How the Change Changes Work, Mache Seibel, MD

Being a woman in the workplace, you know how difficult it can be to balance life and work. As a women’s health and menopause expert, I see a lot of women dealing with just this issue. In this post I want to share with you how and why it may seem even more challenging as you approach The Change Menopause (or dreadopause as my patients sometimes call it), may seem like something that happens to women who are well into their 50s. But 10% of women enter menopause before age 45 and 1% before age 40; and the symptoms may begin as long as 10 years before that. That 10-year window is called peri-menopause.

During this time many women tell me they just can’t make sense of what’s happening to their body. Their symptoms often include difficulty sleeping, a sensitive bladder, and those dreaded hot flashes. And these symptoms have a very important impact on women in the workplace. It’s easy to understand how being tired or having to frequently get up to find an inconveniently located bathroom can impact work. But what about hot flashes? Just a nuisance, right?  Many women think they should just tough them out.

One recent study (Sarrel P, et al, Menopause March 2015) looked at the insurance records of 500,000 women from fortune 500 companies who had a diagnosis of hot flashes. Half the women (250,000) were treated for their hot flashes and the other half was not treated. The half whose hot flashes were not treated had 1.5 million more office visits to their doctor over the next 12 months than the half whose hot flashes were treated, costing three hundred plus millions of dollars. It also cost lost time at work, lost productivity and lost sense of control.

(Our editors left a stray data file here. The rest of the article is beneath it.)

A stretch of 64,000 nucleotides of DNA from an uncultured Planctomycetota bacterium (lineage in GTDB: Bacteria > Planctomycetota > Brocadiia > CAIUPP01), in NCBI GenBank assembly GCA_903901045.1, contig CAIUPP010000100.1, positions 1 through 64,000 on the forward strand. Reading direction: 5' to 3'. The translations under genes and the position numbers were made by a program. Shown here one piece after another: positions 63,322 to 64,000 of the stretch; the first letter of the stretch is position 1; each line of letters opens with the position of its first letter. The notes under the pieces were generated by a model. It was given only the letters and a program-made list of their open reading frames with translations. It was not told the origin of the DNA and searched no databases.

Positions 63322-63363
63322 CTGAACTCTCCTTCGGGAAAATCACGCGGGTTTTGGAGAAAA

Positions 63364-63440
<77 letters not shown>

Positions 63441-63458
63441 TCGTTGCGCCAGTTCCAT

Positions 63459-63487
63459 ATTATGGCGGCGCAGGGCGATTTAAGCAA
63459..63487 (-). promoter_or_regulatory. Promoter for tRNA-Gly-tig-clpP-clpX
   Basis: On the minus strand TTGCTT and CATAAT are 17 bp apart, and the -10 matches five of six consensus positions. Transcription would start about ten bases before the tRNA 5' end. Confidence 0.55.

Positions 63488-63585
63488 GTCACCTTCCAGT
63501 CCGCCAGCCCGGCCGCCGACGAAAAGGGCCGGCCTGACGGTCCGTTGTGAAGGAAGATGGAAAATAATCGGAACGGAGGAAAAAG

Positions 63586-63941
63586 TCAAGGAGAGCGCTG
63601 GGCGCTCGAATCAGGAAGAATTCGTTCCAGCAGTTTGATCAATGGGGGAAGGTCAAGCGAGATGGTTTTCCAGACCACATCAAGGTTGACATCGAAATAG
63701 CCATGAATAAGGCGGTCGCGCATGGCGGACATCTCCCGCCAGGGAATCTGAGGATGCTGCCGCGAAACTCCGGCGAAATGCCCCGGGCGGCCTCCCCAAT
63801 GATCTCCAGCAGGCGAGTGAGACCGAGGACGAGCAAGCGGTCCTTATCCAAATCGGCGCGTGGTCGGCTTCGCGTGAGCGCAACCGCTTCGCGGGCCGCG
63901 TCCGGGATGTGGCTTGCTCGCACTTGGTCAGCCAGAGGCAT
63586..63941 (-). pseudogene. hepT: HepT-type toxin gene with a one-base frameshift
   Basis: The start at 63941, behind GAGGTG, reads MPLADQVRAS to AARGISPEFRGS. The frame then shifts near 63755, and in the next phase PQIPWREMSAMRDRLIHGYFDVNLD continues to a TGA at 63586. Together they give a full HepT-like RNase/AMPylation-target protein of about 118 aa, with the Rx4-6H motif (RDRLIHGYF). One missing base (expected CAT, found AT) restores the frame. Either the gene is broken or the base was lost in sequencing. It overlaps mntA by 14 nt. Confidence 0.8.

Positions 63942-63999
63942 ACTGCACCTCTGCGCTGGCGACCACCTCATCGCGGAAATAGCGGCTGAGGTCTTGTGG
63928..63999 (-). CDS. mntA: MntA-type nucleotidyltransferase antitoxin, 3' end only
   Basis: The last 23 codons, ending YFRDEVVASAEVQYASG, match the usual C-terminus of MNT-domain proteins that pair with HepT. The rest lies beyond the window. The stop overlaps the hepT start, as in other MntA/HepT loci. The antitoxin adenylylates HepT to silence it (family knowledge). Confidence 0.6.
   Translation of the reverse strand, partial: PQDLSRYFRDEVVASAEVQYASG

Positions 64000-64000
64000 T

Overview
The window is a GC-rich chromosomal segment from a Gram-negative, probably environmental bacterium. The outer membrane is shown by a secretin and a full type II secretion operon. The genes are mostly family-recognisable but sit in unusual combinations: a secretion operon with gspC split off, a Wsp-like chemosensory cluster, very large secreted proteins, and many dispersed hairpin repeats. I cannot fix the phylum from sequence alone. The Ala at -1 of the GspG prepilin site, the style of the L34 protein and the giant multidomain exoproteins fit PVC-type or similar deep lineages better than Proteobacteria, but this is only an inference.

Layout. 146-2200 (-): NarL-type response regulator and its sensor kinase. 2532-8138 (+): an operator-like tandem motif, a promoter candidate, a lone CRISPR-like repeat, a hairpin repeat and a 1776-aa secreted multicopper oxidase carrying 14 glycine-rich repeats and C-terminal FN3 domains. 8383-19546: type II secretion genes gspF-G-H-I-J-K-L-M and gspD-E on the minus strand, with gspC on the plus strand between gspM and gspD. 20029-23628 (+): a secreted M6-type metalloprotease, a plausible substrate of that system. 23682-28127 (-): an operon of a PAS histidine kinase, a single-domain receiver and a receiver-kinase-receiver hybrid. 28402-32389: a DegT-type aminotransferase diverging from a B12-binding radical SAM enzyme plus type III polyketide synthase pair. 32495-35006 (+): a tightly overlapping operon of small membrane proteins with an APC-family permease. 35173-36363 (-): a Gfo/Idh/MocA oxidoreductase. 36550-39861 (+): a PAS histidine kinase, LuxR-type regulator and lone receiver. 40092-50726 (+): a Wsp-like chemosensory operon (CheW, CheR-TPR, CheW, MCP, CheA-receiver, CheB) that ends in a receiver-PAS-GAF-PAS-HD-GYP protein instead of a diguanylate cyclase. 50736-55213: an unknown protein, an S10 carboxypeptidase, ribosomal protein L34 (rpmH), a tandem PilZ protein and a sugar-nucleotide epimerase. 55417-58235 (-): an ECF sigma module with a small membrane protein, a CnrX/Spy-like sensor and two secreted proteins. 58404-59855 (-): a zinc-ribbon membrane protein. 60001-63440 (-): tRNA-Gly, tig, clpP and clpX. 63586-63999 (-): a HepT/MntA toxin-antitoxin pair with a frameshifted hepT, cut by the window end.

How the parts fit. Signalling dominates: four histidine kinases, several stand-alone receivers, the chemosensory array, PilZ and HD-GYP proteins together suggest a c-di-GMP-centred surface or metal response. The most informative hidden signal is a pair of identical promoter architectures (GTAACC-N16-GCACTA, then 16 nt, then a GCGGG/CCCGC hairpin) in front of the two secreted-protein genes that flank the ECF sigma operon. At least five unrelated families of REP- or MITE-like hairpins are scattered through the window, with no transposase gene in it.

There are 9 million women in the United States with moderate to severe hot flashes that are not treated. If we use the data from the study above and apply it to these 9 million symptomatic women, it would amount to 54 million office visits at a cost of approximately $14 billion annually. And that is just from the symptom of hot flashes.

The take home message is that if you are experiencing some of these symptoms or can’t make sense of what’s happening to your body, it may be due to peri-menopause, even if you are in your late 30s. So it’s important to have a discussion with your doctor; you don’t have to tough it out. There are a lot of effective options available to help you navigate changes during the change, so that you can thrive both at home and at work.

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